I couldn’t linger and pretend to be absorbed by Spinoza unduly. Not as the hail poured and ricocheted all around and over me. He didn’t seem perturbed by this as he sat in position in his mysterious vigil, hood-up, on the deck, but that only served to heighten my increasing concern. I wasn’t going to stand from this distance and stare back – what he wanted or represented, I didn’t know, and if he was looking for me, or Rob or both, I didn’t know either. The Amstel as far as I could see was deserted of cruise or passenger boats and the Amstelhoeck bar behind me was closed, so even if I wanted to slip in, find a table with a view of the houseboat and surreptitiously observe the watcher, I couldn’t. Besides, that wasn’t me. I wasn’t a man given to stealth or discretion and I feared I’d crack; that I’d wilt in such a stand-off, burst out of there and demand he reveal himself and his intentions. I had coward blood. I resolved to walk on, to walk by the houseboat, continue along the Amstel, past the Opera House, turn left on Waterlooplein and circuit back, but slowly, slowly, to check whether he was still there and if he was…? I’d rethink then, again in front of Spinoza.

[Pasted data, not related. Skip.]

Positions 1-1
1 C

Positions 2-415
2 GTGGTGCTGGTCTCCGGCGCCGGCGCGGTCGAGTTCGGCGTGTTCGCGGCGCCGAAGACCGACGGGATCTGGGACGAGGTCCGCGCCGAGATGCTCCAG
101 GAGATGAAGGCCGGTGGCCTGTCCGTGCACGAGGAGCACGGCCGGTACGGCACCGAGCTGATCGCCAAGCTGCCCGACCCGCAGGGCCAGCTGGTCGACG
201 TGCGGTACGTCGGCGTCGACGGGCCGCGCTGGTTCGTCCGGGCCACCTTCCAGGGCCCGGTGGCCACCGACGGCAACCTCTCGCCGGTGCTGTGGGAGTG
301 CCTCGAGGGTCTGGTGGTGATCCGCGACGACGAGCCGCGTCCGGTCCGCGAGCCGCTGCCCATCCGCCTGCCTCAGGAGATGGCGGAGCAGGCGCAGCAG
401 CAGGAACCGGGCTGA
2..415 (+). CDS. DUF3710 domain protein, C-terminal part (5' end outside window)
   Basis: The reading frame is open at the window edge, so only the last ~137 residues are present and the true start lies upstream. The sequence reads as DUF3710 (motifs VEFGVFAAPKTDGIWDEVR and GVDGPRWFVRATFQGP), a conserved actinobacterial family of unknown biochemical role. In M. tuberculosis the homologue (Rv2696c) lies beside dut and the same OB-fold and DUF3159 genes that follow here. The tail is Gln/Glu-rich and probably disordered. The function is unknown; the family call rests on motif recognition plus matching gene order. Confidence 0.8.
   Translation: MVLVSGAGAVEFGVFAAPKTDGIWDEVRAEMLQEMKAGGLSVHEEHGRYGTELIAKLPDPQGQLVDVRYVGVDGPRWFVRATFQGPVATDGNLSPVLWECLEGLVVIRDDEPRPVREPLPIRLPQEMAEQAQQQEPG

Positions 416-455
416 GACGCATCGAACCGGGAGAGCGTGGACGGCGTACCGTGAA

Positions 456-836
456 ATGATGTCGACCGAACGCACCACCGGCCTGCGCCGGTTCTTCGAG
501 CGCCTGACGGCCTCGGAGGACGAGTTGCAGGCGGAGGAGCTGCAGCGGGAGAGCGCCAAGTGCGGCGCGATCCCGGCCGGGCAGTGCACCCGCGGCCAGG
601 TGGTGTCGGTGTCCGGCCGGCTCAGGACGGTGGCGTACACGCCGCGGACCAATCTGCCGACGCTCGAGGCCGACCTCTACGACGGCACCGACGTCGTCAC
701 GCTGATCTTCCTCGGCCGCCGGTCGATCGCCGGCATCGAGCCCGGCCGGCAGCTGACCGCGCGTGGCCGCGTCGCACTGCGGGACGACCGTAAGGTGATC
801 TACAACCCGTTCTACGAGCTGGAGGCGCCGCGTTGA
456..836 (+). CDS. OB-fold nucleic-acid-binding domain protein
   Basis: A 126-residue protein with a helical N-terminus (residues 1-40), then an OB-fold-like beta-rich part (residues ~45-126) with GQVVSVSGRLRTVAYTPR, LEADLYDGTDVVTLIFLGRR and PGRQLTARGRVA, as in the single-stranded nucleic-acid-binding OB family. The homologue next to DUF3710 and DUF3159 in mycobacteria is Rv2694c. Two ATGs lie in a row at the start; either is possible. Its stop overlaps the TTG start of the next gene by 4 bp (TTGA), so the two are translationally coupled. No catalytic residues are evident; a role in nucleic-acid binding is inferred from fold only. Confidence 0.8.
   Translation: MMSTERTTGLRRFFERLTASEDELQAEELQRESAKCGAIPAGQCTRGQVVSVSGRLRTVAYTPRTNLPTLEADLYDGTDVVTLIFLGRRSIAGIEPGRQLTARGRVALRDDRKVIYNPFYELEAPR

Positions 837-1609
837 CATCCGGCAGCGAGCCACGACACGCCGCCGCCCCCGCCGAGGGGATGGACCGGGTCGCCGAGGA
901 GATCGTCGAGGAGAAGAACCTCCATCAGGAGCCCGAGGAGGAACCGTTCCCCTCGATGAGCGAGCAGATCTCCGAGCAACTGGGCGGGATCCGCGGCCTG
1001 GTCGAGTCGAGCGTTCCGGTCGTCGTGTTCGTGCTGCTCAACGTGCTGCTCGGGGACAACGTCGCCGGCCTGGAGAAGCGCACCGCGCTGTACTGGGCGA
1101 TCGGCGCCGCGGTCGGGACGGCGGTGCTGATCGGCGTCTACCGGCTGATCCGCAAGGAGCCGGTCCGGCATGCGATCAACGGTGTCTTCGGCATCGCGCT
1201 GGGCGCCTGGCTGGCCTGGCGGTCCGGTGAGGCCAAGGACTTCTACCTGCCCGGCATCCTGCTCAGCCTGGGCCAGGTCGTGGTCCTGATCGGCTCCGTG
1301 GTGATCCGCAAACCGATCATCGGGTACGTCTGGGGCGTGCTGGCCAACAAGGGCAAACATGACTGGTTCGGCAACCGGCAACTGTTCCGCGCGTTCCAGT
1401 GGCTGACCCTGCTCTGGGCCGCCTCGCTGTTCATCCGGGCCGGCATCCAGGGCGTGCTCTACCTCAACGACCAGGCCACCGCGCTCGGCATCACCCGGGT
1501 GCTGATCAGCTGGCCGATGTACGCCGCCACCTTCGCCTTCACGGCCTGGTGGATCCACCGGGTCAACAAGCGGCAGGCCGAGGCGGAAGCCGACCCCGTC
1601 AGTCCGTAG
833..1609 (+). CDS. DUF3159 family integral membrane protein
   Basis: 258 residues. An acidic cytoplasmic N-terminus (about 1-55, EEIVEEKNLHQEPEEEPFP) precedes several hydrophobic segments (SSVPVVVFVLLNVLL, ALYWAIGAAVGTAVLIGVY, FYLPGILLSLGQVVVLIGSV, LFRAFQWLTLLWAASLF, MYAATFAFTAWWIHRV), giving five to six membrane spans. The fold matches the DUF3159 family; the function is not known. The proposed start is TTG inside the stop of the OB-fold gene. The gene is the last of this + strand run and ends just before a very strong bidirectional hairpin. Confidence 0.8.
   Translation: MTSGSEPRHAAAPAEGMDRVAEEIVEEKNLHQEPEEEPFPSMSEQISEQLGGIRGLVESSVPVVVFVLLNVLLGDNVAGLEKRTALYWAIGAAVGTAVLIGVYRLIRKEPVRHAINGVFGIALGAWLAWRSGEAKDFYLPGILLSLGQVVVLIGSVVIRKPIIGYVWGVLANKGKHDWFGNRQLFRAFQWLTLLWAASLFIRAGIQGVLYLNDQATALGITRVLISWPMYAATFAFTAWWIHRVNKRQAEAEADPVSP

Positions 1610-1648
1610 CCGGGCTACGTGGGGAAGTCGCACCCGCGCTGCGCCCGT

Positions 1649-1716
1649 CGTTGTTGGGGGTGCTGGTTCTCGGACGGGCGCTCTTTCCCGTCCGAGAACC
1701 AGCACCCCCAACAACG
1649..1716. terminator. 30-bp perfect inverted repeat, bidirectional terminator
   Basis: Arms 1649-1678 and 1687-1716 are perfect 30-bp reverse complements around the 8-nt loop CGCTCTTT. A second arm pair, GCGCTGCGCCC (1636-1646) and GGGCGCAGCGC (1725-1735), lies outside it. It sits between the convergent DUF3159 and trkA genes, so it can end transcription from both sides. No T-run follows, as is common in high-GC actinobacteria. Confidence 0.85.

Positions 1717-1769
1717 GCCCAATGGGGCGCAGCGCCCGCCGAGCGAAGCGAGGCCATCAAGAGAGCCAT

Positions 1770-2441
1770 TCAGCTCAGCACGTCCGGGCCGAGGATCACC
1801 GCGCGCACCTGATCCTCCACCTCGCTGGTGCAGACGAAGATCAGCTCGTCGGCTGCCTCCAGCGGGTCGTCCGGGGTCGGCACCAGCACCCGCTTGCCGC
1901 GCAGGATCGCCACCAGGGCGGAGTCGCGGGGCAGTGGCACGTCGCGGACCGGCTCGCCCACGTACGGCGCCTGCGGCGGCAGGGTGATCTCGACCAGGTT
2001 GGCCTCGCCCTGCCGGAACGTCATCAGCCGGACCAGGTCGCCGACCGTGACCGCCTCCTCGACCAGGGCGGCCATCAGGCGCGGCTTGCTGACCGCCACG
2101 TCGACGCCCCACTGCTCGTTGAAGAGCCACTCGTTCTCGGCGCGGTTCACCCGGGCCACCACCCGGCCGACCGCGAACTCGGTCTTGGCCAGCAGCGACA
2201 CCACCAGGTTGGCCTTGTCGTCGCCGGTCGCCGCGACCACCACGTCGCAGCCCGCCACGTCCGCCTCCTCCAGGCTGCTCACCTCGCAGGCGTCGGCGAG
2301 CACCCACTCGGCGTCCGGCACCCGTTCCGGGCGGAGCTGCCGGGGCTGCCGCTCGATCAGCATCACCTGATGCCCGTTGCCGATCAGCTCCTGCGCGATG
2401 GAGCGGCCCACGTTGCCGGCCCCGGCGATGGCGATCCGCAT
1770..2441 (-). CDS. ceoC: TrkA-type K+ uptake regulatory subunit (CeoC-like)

Rob and I had said our goodbyes and made an imprecise pact to meet up again in London soon. He heaved his bag over his shoulder, more elaborately, almost slow motion thanks to the kush we’d shared and the accumulative impact of all the others over the weekend. With a thumbs-up salute to the guy behind the counter, who raised his head from looking at his phone to acknowledge, he left to meet the driver who was less than a minute away.
I sat back down on the couch and contemplated the remainder of the joint perched like a fishing rod over the ashtray. I could finish it, descend ever deeper into the dappled daze, wallow in front of the snowboarding supremos, then perhaps roll a new one, all for myself, and see out the evening in a zoned-out bliss. But I was done with weed. My chest was crinkling with every in-breath, it was significantly less fun solo and, more pitifully, I’d never been able to roll a joint with any structural integrity. I left the remainder of the gram in its seal bag on my saucer and made to leave. I resolved to head back to the houseboat, hydrate, recalibrate and get an early night before flying back tomorrow. The temperature had plummeted and the forecast told of hailstorms – at least it would be atmospheric and dramatic on board. I could watch the moonlit river being assailed by the weather and make a memory of the moment.